Banks and research houses use proprietary tools, market intelligence and insights to make forecasts on everything from oil to gold to currencies and share prices. So it is no surprise when predictions vary.
But when they come up with completely opposite outlooks, it can be troubling. Recent views on US crude output, the surge of which was one of the main reasons behind the current plunge in prices, is a case in point. And it shows just how uncertain the path forward is.
Societe Generale expects Ice Brent to average $65/bl in the third quarter, up $5/bl from its previous forecast, as US production slows, soaking up the surplus as a global stockbuild slows. Nymex WTI is forecast to average $60/bl, again an increase of $5/bl. The bank also increased its forecast for WTI in the fourth quarter, by $1/bl to to $60/bl.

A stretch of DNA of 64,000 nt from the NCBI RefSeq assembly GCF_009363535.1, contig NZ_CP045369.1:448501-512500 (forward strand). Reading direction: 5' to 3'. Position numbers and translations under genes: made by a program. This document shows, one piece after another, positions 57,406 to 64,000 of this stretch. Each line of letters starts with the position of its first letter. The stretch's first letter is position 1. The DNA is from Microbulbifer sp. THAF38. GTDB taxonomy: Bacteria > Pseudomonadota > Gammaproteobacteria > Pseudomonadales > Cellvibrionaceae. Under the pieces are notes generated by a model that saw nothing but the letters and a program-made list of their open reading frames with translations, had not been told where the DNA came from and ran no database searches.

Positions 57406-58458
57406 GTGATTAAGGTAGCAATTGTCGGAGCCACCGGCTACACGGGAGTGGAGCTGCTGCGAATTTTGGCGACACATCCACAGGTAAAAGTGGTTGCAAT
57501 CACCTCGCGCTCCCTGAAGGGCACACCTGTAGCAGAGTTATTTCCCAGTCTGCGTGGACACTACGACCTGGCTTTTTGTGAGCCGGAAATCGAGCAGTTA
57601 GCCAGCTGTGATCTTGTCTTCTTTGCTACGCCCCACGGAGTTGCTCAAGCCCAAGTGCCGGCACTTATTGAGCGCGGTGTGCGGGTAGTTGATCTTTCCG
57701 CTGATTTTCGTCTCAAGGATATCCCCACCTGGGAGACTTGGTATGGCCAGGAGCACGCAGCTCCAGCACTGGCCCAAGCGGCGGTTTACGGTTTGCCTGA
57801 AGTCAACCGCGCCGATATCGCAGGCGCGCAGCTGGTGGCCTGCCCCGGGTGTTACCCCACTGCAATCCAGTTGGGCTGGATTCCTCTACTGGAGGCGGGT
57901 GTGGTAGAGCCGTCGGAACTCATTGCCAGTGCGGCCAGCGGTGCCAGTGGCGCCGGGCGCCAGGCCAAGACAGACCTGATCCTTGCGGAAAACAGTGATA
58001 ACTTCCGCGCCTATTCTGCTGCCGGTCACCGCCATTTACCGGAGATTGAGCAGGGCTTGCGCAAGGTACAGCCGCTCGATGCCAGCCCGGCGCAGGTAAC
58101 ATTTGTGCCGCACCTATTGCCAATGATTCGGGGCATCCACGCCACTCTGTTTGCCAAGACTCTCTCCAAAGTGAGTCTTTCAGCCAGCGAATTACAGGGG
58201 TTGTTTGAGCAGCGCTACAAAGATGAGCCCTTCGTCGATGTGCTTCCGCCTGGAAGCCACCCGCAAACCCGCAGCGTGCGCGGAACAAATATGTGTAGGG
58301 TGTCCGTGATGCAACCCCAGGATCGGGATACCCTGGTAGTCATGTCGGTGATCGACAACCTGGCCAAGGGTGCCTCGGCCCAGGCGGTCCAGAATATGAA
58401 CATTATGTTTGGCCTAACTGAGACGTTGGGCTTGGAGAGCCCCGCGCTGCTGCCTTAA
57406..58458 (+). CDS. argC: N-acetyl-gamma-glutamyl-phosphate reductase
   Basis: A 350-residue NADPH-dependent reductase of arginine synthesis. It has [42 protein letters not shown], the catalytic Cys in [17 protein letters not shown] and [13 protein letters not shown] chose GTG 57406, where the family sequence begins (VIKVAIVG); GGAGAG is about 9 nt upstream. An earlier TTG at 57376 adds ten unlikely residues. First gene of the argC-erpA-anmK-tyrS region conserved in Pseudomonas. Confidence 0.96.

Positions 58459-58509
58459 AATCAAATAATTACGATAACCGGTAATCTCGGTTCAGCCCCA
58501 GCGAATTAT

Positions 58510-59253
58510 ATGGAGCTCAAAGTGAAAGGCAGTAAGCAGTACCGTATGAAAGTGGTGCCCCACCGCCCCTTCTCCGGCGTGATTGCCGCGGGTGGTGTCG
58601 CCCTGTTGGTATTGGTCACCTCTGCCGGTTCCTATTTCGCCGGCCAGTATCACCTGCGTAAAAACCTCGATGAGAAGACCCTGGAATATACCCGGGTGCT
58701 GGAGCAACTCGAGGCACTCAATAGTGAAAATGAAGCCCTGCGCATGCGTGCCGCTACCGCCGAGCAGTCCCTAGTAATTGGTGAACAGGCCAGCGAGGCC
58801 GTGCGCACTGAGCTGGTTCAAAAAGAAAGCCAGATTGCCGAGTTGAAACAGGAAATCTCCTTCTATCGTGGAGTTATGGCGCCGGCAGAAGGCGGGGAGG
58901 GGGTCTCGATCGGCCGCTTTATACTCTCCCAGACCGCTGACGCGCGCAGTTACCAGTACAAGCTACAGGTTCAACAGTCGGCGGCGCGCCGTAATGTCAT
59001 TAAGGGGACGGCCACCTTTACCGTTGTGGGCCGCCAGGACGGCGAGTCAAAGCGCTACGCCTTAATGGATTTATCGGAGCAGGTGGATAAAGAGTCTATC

In contrast, Barclays in a report published on the same day titled “Not adding up” said it expects prices will not increase because rising Opec output will offset a slowdown in US supply growth.
“This means that global oil stocks, already at record highs, will continue to climb, resulting in further downward pressure,” it said, adding, “the oil market is ripe for a downward correction.”
Fitch Ratings kept its long-term Brent forecast unchanged at $80/bl. However, it lowered its long-term price forecast for WTI to $70/bl as shale producers sustain output growth. WTI outlooks from Fitch and SocGen suggest that they are heading toward the same territory of $65-$70/bl. Fitch did not definite its time period for “long-term.”
A steep fall in drilling activities is forcing services companies to offer deep discounts to retain share in a shrinking market. That has lowered costs for producers, prompting some of them to prepare for a step up in operations. The US rig count fell to 868 last week, close to a 12-year low of 862 set on 24 January 2003.
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